The Jim Harbaugh spectacle is so irresistible that the undisputed champion of college football's offseason can make a story out of something as routine as a roster reveal.
Harbaugh won't share Michigan's roster until Wednesday — three days before his No. 11 Wolverines open the season against No. 16 Florida. Big Ten Network analysts accessed a list of players during practice but promised not to share it. NJ.com tried (unsuccessfully) to get one through a public-record request.
"Really?" Gators coach Jim McElwain said.
There's always something with Harbaugh — usually because of what he did off the field rather than the three-loss seasons he keeps compiling on it.
The spring break trip to IMG Academy in 2016.
Presenting a winged helmet and Nikes to Pope Francis.
Sleeping over at a recruit's house.
Twitter feuds with Florida State and the SEC.
And now treating a list of names, numbers and inexact measurements like it's a state secret.
"Everything Jim does," Vanderbilt coach and former Harbaugh assistant Derek Mason said, "he does for a reason."
The underlying reason seems to be recruiting.
Eleven months after the trip to IMG, Harbaugh signed a pair of four-star prospects from the Bradenton football factory. Think 2018 prospects aren't intrigued by the possibility of going to France next year?
"I don't think you go to Michigan for that reason," Big Ten Network analyst Gerry DiNardo said, "but in recruiting everything adds up."
Including the rest of the Harbaugh hoopla.
When Harbaugh arrived after the 2014 season, Michigan had only won 10 games once in the previous eight years. Today's recruits weren't born the last time the Wolverines won a national championship (1997), and they were in kindergarten the last time they went to the Rose Bowl.
Michigan needed to do something to remain nationally relevant — like hire a lightning-rod coach who could thrust college football's winningest program back into the spotlight.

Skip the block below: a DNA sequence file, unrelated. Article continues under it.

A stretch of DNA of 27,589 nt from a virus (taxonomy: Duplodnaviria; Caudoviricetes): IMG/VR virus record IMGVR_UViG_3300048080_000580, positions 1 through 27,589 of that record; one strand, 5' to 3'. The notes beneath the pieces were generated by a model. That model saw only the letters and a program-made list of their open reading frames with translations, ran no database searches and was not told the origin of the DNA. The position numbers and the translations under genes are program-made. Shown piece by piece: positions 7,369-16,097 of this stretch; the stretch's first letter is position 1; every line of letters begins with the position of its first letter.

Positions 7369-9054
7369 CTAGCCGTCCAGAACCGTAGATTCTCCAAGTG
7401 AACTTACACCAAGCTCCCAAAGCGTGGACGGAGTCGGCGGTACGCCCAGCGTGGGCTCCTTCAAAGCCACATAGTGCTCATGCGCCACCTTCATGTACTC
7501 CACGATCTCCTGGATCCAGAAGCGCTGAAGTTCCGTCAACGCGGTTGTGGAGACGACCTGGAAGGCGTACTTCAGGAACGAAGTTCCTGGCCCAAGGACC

It worked. Over the last three offseasons, Harbaugh has been searched on Google 43 percent more often than Alabama titan Nick Saban, according to Google Trends.
Since Harbaugh's hire, in-season Google searches for the Wolverines' football team have increased 138 percent compared to the previous 11 years. From August-December last year, Michigan was googled more frequently than eventual national champion Clemson.
Whether it's because of the spike in enthusiasm or the antics themselves, Harbaugh has boosted Michigan's recruiting. From 2006-15, Michigan signed only two classes ranked in the top eight; Harbaugh has done that in back-to-back years — which, of course, he celebrated with celebrity-studded Signing of the Stars extravaganzas.
And that leads to the problem with Harbaugh. He's been almost all sizzle and no steak, unless you count the viral image of him with a hunk of red meat and a glass of milk.
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"At some point, it has to come out on the field," DiNardo said.
Through two seasons, it hasn't. Harbaugh looks a lot like McElwain in khakis.
Harbaugh is 20-6. McElwain is 19-8 and would have a 20th win, if UF didn't have to cancel the Presbyterian cupcake because of the Hurricane Matthew fallout. Although Harbaugh has the head-to-head victory (a 41-7 demolition in the Citrus Bowl), McElwain has two division titles; Harbaugh has only finished third in the top-heavy Big Ten East.
For all of the attention and recruits Harbaugh has attracted, he's 0-2 against Urban Meyer's rival Buckeyes and 3-5 against teams that finished ranked in the top 20.
"I don't think it's gone unnoticed that Urban won a national championship in his third year," said DiNardo, the former coach at Indiana, LSU and Vanderbilt. "(Penn State's James Franklin), under much more difficult circumstances, won the Big Ten championship in his third year. And so the bar has been set in the East Division."
Maybe, DiNardo said, Harbaugh doesn't have to clear that bar in this third season. You don't need a roster to know that Michigan is talented but young, with only five returning starters. The Wolverines could be another year away from breaking through.
But Harbaugh was the highest paid coach in the game last year, according to USA Today. Third-place finishes with a $9 million salary will start to get stale at a blue-blood program.
"I don't think we're there yet," DiNardo said, "but I don't think that's far away."
Eventually, it won't be enough for Harbaugh to own the offseason. He'll have to start dominating the actual season, too.
Contact Matt Baker at firstname.lastname@example.org. Follow @MBakerTBTimes.